written by Maurice Cardinal …
Even though 2022 has been massively chaotic and contentious for almost everyone, there have been enough winners in visual art and music to keep serious artists excited about 2023 in both traditional and NFT markets.
Q1 22 started on a BIG BUZZ with NFT, but within five months it did a HARD-RIGHT and left inexperienced artists scratching their heads over empty crypto wallets. With blowback from the pandemic, and inflation rising in all markets, NFT sales troughed over the summer. The only thing UP, is the price of food, gas, and ALL consumer goods 😉
PFP NFT began to falter in Q2, and by the third quarter it was perceived by many as a tool mostly for crypto traders. Even though PFP now has less interest as serious art, there are exceptions. The promise is that PFP will eventually play a critical role in the metaverse as a way to generate massive revenue in the future. It’s still very early however, maybe a couple of years before VIRTUAL art galleries and music concerts are common enough to deliver sustainable monetary value for artists. The metaverse is still definitely a fun and experimental space though, where young free thinking artists are pushing creativity to unseen levels.
For artists who have the luxury of time, the NFT metaverse is a heady space. However, if you have to scrape crypto together for rent, it can be an addictive and costly distraction.
Ai Art made a lot of noise in Q3/4, but art created via artificial intelligence is still too confusing from a licensing and marketing perspective to make it a serious contender. It does however have huge potential down the road. Ai doesn’t have cachet as fine art, yet, but it does make a lot of commercial artists nervous that it will make them redundant. The reality, no pun intended, is that the human artistic mind is considerably more emotionally nuanced and sentient than Ai, at least for the near future.
Experienced artists, like David Ariew, are redefining, in paradigm-style, how humans process and experience art at a physiological level. His collabs with artists like Jia Aili and Abel Okugawa are ground-breaking.
NFT is not simple, especially if you expect it to generate revenue. If it were easy, we’d see native CryptoArt and NFT MUSIC stars. So far though, just a lot of promise and artists working hard to make it work. It’s commendable, but most artists don’t understand that Contemporary Art Galleries and the STAR SYSTEM aren’t going anywhere. Like them or hate them, the reality is that these very carefully designed systems work, just not for everyone. Many of us don’t like how some people conduct themselves in the art and music industries, but the system is based on marketing psychology, and unless artists have a method to quickly re-shape human thought, the transition to utopian Web3 will take considerable time. It’s usually not a good idea to quit your job until you have another, but if you’re a rebel, have at’r.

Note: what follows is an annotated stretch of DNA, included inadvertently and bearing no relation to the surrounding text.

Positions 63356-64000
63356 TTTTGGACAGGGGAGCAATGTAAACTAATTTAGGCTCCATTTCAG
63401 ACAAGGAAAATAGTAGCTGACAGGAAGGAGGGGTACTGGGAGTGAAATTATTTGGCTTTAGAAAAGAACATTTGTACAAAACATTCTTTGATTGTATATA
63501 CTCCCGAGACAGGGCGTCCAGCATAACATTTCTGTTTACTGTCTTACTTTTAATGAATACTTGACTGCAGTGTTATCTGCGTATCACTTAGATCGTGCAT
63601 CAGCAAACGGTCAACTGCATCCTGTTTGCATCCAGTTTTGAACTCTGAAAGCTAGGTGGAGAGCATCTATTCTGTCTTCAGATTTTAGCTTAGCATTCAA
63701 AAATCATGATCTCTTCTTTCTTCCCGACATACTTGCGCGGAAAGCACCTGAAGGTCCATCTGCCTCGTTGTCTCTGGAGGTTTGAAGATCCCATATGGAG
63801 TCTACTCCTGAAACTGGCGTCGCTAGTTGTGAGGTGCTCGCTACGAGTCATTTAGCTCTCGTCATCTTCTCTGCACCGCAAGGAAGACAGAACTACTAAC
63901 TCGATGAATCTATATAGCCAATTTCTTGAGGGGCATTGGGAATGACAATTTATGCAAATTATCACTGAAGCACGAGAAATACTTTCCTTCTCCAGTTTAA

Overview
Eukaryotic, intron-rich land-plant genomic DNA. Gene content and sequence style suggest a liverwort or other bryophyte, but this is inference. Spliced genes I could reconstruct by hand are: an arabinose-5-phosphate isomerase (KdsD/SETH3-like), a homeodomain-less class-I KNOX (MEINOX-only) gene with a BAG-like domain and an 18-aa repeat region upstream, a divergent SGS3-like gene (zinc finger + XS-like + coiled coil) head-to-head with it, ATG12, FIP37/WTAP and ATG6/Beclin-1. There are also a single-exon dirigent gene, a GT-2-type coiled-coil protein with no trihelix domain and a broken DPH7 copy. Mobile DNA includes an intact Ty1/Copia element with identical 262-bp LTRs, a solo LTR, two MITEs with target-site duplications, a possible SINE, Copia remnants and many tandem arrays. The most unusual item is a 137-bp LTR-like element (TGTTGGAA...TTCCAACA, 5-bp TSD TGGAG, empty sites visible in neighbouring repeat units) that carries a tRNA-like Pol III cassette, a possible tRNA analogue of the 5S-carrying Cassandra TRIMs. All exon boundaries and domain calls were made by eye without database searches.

DFreshmaker is also an interesting MUSIC NFT promoter working the metaverse from all sides–always discovering a new talent or working a lit metaverse project. Check DF out here with JackFrost-aLIEN DJ
In Q4, it turns out that many experienced artists align with the overall ideology of Web3, but they dis-like it’s Co-Op CXL Culture and would rather maintain individuality within larger communities. As a result, NFT Web3 PURISTS are gravitating to silos with like-minded collectors. Other artists will take a softer and wider approach, and amalgamate traditional art with NFT, or vice versa and use one to propel the other–it’s already happening.
Indra is an incredibly innovative developer, artist, entrepreneur and co-founder of EZ 24 RAMEN – the coolest Real World NFT project on the block.
There were big expectations in Q2 for Music and 1:1 Visual Art collaborations, but inflation and a SloMo on-again off-again on-again recession bottomed everything out.
The resulting bear market crushed crypto momentum.
On the REALLY GREAT NEWS side;
Galleries and live music and theater are back.
Contemporary ART Galleries have historically struggled for years, and like everyone else they are still under intense pressure. Thankfully though, when lockdown ended there was an initial rush, with traditional artists selling in galleries to meet pent up demand. It lasted a few months, and is levelling out in Q4.
LIVE MUSIC performances are also back in almost full form. Unfortunately, elevated ticket prices are hurting smaller venues that don’t have the same latitude as the arena and stadium circuit. A small mistake for a small venue can be catastrophic. It’s a struggle, but at least bands and actors are back on stage.
Overall, taking inflation into account and relatively speaking, traditional art galleries and music in Q4 are successfully leveraging NFT as value-added … the appetizer or desert as opposed to being the MAIN COURSE.